There’s a lot going on for Superboy and Robin. The sons of Superman and Batman have been working together to stop crime and have gone on some big missions recently. It seems only fitting that they get their own base. Fortunately, their fathers are super rich and/or super smart and thus, the Fortress of Attitude is created, where the Justice League can send low level threats to the boys to handle.
The budding friendship between Damian and Jon is what makes Super Sons such an enjoyable read. They are fiercely competitive, but they have each others’ backs when it matters most. In some ways it’s like the Muppet Babies version of the World’s Finest and I’m totally OK with that. If Superman and Batman were friends as kids, this might be what it would have been like.
Despite Damian’s gruff too-cool-for-school attitude, he’s still a kid at heart. This is portrayed beautifully in the opening scene after Jon shows off his new found ability to fly. Jon tries to explain what it’s like to Damian and does so by propping him up on the back of the truck, giving him a feel for it. The look on Damian’s face is priceless. It’s pure joy which is an unfamiliar expression for him.
The Man of Steel and the Caped Crusader are portrayed as responsible fathers, but still with their own approaches to raising their kids. They’re learning from one another too. Bruce takes some of the lessons Clark is teaching his son and applying it to his own. Damian is a bit of a jerk and Jon is a total sweetheart, but the former is very responsible and capable of being out on his own. Granted, Damian is three years older than Jon.
The dialogue through Super Sons is perfect. It captures the essence of each character and gives you an immediate idea of who they are as people. Writer Peter J. Tomasi has this spot on for everyone, especially the dynamic between the parents and the kids. For example, Jon references his parents “super-mind reading” and explains that it’s not a power of his father, but his mother. This is a fun little gag that speaks volumes about everyone involved.
Jon has an innocent sense of awe and wonder to everything he does. It’s very infectious. This is a kid who has dreamed of being a super hero. His dad is Superman! Now he gets to put on a costume every day and fight bad guys and he even has his own lair! This is every kid’s dream come true. If you ever wondered what it would have been like to have super powers as a child, you can relive that experience through Jon in Super Sons.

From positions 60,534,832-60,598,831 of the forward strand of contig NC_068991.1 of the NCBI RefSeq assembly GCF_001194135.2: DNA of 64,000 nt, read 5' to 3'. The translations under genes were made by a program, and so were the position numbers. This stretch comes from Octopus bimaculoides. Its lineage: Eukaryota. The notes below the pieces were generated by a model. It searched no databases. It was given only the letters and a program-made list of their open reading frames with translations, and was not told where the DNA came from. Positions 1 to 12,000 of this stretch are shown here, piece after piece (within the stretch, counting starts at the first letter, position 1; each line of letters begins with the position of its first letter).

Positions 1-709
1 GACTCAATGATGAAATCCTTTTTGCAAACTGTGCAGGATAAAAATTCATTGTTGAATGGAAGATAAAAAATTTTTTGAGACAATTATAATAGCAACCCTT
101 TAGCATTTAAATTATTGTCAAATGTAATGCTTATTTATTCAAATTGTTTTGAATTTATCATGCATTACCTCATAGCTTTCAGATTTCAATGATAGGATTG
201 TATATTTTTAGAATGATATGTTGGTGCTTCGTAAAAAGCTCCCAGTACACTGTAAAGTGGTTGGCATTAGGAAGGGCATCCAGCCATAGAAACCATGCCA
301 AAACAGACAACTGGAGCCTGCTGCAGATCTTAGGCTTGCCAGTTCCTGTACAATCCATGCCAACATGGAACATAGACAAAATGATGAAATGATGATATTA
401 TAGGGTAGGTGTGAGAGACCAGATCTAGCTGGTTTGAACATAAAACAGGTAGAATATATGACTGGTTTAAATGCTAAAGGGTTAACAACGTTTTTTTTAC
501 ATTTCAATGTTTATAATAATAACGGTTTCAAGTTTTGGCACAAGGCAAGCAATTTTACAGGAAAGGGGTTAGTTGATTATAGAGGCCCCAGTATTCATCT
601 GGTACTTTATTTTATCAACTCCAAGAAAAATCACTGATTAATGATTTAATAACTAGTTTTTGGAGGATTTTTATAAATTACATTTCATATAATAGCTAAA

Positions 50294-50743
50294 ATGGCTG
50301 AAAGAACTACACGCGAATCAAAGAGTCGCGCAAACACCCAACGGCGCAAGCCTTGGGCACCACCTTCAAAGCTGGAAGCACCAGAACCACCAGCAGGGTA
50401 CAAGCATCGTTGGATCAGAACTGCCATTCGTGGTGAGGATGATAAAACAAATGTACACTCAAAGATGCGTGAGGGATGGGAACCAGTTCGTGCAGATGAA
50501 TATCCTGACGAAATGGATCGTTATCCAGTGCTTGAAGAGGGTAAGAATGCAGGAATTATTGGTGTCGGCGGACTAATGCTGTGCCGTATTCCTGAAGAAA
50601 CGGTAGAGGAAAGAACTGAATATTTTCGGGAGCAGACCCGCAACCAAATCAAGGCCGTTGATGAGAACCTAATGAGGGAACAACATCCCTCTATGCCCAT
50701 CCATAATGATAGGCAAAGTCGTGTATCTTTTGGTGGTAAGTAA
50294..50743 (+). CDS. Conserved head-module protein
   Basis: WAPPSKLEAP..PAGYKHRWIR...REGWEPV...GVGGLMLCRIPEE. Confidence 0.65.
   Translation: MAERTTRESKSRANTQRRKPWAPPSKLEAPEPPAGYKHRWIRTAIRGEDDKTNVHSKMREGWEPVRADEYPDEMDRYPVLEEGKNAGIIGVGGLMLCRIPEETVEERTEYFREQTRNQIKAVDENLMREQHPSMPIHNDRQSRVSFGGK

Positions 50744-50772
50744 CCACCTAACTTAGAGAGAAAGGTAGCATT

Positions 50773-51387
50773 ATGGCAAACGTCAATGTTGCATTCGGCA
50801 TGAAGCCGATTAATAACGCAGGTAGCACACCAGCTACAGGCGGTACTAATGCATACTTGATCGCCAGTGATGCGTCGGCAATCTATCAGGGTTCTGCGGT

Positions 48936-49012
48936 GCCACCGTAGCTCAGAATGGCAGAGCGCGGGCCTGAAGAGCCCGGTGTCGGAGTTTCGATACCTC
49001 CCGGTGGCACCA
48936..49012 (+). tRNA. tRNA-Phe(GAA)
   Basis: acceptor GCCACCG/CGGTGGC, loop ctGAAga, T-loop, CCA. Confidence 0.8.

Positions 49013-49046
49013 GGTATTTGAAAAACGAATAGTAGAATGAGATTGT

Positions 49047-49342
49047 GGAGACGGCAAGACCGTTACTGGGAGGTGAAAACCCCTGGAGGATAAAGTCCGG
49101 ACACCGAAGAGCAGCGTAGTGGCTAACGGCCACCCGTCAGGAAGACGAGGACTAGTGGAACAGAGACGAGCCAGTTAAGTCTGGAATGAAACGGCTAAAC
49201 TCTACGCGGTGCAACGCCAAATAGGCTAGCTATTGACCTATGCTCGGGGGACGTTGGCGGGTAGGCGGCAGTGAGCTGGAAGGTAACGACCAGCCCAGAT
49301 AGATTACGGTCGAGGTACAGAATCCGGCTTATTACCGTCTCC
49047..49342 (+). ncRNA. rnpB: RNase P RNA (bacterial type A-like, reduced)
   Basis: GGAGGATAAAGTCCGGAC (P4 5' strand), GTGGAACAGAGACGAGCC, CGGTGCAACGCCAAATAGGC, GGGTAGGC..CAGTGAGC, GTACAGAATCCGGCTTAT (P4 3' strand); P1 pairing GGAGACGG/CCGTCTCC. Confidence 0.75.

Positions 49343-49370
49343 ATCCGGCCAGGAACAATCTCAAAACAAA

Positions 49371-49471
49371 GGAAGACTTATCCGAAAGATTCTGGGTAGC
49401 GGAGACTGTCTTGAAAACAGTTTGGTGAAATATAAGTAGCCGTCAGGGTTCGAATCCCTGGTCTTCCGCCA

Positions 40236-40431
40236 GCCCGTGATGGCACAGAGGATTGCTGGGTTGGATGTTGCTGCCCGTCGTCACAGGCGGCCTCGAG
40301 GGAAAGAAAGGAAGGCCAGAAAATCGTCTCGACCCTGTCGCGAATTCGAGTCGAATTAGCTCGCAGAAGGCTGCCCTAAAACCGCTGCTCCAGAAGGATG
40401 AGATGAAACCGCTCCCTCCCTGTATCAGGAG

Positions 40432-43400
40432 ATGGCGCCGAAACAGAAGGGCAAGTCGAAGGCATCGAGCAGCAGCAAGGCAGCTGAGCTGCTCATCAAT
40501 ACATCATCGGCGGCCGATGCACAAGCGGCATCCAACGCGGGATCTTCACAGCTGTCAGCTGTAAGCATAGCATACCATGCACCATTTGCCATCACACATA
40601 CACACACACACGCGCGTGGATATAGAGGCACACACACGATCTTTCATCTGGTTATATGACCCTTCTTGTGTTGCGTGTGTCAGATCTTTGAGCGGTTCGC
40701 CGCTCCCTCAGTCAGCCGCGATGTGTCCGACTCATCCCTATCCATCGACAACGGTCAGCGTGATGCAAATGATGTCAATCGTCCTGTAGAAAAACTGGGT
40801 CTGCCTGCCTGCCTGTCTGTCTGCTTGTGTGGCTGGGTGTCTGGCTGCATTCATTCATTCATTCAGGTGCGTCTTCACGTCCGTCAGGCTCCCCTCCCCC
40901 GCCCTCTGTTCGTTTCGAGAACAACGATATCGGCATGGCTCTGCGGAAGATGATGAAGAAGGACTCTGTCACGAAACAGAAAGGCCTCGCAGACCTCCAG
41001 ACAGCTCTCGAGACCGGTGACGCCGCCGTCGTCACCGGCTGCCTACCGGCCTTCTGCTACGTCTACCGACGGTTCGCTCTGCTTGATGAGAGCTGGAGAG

This contrasts nicely with Damian’s teenage angst. Jon will eventually grow up and shed some of this naivete, but until then, he’s all wide-eyed and bushy-tailed. Granted, Damian has had a very different life than Jon, but he’s convinced he’s smarter than everyone, including his father, and his way is the right way.
The Fortress is pretty cool on its own so I can’t wait to see what the kids do to decorate the place. Artist Scott Hanna makes it look like a modernized hybrid of the Bat Cave and the Fortress of Solitude, but with a child’s touch. There’s not a giant penny or statues of Kryptonians, but there is a basketball hoop and a 3D printer. It represents the next step in their super heroics, like moving out of their room and into the basement would represent a step in growing up.
There is a two page “Intermezzo” that flies in the opposite direction to all this excitement. It shows Damian in the future as the Batman, first seen in Batman #666. The city burns around him and he’s faced with a tough decision. If this is a scene of things to come, despite his friendship with Jon, it’s pretty dark. I’m curious to see how this plays out in the coming issues and if Damian can change his destiny.
Super Sons is a comic that should be read by any parent. It should also be read by any kid. It should be read by everybody. It boils down Superman and Batman to the core aspects of each character, cutting away all the extra nonsense that could bog them down over the years. There’s no doom and gloom (except for that future scene, of course). There’s no mullet or electric powers. It’s just a couple of kids hanging out and fighting crime.